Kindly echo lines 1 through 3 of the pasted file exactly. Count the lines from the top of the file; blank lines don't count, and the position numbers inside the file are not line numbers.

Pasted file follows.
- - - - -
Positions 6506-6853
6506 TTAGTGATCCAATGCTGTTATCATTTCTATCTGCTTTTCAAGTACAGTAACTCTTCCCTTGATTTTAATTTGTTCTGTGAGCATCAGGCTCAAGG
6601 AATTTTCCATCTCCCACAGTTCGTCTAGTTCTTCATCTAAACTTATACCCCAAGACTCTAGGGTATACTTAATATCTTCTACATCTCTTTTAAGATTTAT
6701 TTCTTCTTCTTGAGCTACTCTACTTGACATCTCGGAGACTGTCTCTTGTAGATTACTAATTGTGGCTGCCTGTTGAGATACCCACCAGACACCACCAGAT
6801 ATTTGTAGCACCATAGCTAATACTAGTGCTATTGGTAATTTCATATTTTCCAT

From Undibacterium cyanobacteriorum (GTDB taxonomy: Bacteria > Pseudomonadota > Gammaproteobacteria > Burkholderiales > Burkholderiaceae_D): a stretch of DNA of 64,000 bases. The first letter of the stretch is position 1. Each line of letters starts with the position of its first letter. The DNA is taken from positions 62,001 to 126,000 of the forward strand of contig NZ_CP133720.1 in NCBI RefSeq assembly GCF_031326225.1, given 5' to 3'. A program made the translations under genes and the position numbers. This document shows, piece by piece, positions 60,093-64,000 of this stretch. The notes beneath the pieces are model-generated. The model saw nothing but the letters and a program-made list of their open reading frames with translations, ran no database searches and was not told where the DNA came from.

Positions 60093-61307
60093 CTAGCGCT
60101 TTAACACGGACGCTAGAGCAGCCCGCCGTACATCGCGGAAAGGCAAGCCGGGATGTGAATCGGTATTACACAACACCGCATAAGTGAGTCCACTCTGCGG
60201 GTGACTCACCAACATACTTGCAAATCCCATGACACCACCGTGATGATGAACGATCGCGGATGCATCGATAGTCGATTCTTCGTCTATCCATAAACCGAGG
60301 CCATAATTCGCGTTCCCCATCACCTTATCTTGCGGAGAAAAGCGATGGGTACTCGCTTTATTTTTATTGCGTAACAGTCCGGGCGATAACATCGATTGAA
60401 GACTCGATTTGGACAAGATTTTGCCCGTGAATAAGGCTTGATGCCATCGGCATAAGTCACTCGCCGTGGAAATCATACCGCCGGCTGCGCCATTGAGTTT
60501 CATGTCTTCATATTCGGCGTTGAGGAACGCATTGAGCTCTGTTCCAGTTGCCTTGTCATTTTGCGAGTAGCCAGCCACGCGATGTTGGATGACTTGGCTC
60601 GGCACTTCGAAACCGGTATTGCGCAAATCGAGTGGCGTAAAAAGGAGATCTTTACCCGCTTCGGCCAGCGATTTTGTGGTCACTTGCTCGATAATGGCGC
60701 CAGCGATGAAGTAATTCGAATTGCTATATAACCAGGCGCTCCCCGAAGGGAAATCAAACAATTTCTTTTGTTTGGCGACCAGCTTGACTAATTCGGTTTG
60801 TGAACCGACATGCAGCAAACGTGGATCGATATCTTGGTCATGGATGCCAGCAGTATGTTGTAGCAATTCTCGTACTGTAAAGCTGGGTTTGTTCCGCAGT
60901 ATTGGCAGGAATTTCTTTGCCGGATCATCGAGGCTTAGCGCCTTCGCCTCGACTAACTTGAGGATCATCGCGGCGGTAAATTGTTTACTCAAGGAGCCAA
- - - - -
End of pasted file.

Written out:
Positions 6506-6853
6506 TTAGTGATCCAATGCTGTTATCATTTCTATCTGCTTTTCAAGTACAGTAACTCTTCCCTTGATTTTAATTTGTTCTGTGAGCATCAGGCTCAAGG
6601 AATTTTCCATCTCCCACAGTTCGTCTAGTTCTTCATCTAAACTTATACCCCAAGACTCTAGGGTATACTTAATATCTTCTACATCTCTTTTAAGATTTAT